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Skin aging is a result of unrepaired damage, as well as age-related physiological changes. The factors that accelerate skin aging are both intrinsic, such as free radicals, and extrinsic, such as UV exposure. In both intrinsically and extrinsically aged skin, there is a down-regulation of the gene expression involved in stratum corneum (the outer layer of the skin) lipid biosynthesis and metabolism, resulting in decreased levels of key lipids available for maintenance and repair.
P&G Beauty & Grooming scientists evaluated how hexamidine impacts the gene expression of stratum corneum (SC) lipid metabolism pathways in vitro. Using gene chip technology, scientists examined RNA from skin biopsies of young and older study subjects. In intrinsically and extrinsically aged skin, the epidermal cholesterol, fatty acid and sphingolipid synthetic pathway genes were down-regulated. Skin equivalents treated with hexamidine showed the opposite effect, with up-regulation of these pathways.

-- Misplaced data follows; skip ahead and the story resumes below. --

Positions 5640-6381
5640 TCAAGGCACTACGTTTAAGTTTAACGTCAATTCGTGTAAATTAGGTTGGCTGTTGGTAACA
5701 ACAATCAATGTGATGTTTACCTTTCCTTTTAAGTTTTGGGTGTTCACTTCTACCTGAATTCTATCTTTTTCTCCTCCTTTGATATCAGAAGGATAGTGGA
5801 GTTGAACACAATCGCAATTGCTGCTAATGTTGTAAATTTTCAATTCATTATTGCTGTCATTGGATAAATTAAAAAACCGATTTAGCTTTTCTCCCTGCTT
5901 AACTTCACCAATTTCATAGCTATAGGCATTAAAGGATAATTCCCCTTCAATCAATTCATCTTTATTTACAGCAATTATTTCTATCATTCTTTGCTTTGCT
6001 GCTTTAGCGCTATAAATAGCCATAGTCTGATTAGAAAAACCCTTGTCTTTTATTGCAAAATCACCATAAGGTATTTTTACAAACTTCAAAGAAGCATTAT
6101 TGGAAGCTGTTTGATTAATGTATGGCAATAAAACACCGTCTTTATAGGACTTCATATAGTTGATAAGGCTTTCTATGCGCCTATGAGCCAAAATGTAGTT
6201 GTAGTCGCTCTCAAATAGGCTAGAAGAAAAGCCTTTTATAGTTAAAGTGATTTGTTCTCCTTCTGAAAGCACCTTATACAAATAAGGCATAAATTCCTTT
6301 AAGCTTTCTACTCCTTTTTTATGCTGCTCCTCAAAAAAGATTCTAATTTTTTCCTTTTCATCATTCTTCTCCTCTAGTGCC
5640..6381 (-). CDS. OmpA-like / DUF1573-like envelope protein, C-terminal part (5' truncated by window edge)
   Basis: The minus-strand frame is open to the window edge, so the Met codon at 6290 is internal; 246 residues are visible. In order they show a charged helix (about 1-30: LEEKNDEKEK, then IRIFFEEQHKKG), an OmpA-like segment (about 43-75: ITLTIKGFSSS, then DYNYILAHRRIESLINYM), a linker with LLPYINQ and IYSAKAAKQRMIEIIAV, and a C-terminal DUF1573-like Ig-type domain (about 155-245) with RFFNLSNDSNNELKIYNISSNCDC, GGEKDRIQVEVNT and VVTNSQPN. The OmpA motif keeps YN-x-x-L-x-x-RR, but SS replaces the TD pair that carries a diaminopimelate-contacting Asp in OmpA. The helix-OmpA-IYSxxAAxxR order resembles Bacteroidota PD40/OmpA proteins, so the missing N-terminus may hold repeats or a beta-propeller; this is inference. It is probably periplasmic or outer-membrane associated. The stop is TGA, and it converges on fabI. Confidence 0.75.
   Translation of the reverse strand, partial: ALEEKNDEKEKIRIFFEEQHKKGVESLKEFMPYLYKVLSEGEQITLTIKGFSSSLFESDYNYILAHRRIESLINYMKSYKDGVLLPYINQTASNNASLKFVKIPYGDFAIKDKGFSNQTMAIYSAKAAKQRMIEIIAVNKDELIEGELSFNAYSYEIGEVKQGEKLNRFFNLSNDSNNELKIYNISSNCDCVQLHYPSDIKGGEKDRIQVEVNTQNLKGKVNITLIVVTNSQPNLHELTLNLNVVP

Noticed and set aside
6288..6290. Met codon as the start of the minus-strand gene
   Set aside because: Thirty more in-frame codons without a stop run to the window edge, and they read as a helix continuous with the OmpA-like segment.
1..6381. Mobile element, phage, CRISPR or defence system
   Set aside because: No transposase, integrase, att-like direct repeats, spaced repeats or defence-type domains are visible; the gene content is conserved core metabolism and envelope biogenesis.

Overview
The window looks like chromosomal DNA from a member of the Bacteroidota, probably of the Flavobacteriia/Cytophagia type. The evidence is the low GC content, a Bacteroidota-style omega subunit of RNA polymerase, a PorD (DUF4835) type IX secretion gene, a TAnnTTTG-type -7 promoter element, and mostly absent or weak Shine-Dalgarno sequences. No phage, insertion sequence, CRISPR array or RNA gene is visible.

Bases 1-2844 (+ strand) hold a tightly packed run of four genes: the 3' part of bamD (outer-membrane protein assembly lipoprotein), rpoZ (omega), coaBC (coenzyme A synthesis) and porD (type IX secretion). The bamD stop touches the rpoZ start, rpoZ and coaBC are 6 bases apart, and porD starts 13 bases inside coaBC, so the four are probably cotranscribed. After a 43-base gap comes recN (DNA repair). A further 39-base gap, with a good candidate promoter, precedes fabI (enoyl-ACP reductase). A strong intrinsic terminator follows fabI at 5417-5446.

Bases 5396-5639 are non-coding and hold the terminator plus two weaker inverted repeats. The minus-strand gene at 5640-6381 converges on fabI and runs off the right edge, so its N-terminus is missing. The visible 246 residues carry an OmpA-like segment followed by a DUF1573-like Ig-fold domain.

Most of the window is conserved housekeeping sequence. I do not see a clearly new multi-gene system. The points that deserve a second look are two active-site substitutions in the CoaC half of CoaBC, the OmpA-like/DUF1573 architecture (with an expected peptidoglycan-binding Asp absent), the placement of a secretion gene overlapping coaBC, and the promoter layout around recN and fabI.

Researchers concluded that the down-regulation of these pathways is consistent with previously reported global decreases in SC lipids in aging skin, and likely contributes to the decreased ability of aged skin to maintain and repair the skin barrier. By increasing the expression of genes involved in lipid biosynthetic pathways, hexamidine has the potential to increase the levels of these key lipids available for skin maintenance and repair. Thus, using hexamidine, scientists significantly increased expression of pathways essential for the production of lipids, such as cholesterol, sphingolipids and fatty acids that have the potential to restore the stratum corneum and moisture content of aging skin.
Presented by P&G Beauty & Grooming scientists at the 68th Annual Meeting of the American Academy of Dermatology, March 5-9, 2010